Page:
Around this time last year, we posed the question of whether executives
tarnished by corporate scandal, such as former Shell CFO Judy Boynton, would be
able to shrug off the problems of the past and reclaim another top job.
Twelve months on and the answer, for Boynton at least, seems to be a
Not only has Boynton disappeared from the corporate radar, but the problems
of the past have come back to haunt her in the form of a lawsuit.
A group of 26 Dutch pension funds – led by £11.5bn civil servant fund ABP –
is suing Shell, Boynton, four other Shell directors and joint auditors
PricewaterhouseCoopers and KPMG over the oil reserves scandal that cost Boynton
APB’s claim is worth $150m (£84.9m), but the total value adding in the other
claims could run much higher.
The pension funds argue that, because reserve levels were allegedly reported
falsely, it paid inflated prices for Shell stock. Boynton, as the person
responsible for preparing financial statements and internal controls, falsely
certified Shell’s annual report and SEC filing the funds’ claim.
Should anything come of the action, the £1.5m severance package that Boynton
walked off with, to much outrage from spectators, could suddenly seem like a
drop in the ocean.
It is nearly two years since Boynton was forced to step down from her role at
Shell after the Anglo/Dutch group was found to have overstated its proven oil
and gas reserves by 20%.
An independent report into the scandal at the time found that the compliance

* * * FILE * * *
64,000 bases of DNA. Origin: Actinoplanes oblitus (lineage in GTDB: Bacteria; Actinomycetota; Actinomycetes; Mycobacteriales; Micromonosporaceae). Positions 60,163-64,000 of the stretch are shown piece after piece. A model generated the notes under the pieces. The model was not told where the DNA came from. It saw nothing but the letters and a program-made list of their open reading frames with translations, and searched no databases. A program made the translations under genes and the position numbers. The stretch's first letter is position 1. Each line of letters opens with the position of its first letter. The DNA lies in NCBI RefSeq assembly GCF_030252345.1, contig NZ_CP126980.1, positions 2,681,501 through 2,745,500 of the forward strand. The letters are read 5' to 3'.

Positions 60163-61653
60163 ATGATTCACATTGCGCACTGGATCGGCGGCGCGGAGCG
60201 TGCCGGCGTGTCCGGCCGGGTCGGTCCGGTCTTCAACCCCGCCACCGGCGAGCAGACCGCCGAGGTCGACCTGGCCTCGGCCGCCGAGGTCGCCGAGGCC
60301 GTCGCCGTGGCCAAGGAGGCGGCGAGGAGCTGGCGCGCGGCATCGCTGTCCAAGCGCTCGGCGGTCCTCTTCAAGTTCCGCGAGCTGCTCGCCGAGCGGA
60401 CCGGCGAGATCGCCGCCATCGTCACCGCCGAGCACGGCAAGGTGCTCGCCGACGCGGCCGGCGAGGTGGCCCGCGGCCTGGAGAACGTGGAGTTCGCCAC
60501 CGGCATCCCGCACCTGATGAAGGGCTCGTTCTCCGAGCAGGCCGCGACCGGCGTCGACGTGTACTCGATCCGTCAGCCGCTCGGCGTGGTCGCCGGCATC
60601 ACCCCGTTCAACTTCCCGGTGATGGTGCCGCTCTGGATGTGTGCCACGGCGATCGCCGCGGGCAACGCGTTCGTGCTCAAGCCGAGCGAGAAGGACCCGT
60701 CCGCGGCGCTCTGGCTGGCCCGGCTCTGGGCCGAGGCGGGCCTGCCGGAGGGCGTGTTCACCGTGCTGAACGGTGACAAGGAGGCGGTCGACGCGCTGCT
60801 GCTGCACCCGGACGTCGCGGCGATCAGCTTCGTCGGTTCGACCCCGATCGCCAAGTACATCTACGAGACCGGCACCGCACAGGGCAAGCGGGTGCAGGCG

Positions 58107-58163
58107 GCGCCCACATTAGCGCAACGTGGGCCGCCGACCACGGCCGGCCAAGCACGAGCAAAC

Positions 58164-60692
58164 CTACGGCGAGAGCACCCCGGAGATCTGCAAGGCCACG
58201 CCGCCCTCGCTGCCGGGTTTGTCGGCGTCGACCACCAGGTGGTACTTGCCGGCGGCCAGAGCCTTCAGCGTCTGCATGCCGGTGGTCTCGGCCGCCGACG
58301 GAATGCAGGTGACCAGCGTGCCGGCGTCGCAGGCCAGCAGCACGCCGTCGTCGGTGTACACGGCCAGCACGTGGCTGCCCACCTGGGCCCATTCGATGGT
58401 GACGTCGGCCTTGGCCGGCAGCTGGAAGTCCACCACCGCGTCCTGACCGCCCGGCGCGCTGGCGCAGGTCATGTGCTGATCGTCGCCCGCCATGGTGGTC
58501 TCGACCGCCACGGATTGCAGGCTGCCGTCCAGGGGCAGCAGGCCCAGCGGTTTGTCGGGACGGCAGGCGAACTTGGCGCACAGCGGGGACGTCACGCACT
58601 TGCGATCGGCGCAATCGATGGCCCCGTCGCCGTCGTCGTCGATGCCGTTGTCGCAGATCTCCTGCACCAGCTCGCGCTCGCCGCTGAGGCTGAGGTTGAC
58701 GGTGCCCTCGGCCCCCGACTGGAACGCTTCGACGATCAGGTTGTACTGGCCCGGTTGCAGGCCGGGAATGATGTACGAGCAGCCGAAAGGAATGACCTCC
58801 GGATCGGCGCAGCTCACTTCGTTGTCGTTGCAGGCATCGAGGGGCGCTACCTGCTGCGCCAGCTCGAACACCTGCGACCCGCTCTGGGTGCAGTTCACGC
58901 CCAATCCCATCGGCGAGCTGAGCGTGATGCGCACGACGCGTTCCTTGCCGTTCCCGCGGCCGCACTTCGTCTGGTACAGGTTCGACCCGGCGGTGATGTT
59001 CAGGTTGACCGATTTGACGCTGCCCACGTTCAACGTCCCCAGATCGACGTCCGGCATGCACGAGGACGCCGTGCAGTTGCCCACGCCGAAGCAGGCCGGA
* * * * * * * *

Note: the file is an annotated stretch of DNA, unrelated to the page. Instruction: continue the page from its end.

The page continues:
role of the finance function ‘was not effective’ on the reserves, and although
Boynton was responsible for ensuring that financial disclosures to the market
and regulators were correct, she took ‘virtually no action’ to check the facts
behind the figures.
Instead, she relied on Shell’s existing ‘checks and balances’, and was
‘reassured’ that its exploration and production department was ‘focused on i
ssues’. This was not enough to safeguard her job. Boynton swiftly left Shell,
£1.5m in pocket, and has yet to resurface.
Boynton had been the first female to join Shell’s board. Previously she had
served as chief financial officer and executive vice-president of business
development for camera group Polaroid in Massachusetts. Before that she had
served at another oil group, Amoco, in a variety of finance, strategy and M
&A roles in its upstream, downstream and chemicals businesses.
Now her exile from the public limelight, whether self-imposed or otherwise,
looks like it will have to come to an end in order to fight this litigation. And
while a court case could be very damaging for the former director, it may well
provide the opportunity for her to put her side of the story forward and help
restore some of the shine to her once brilliant reputation.
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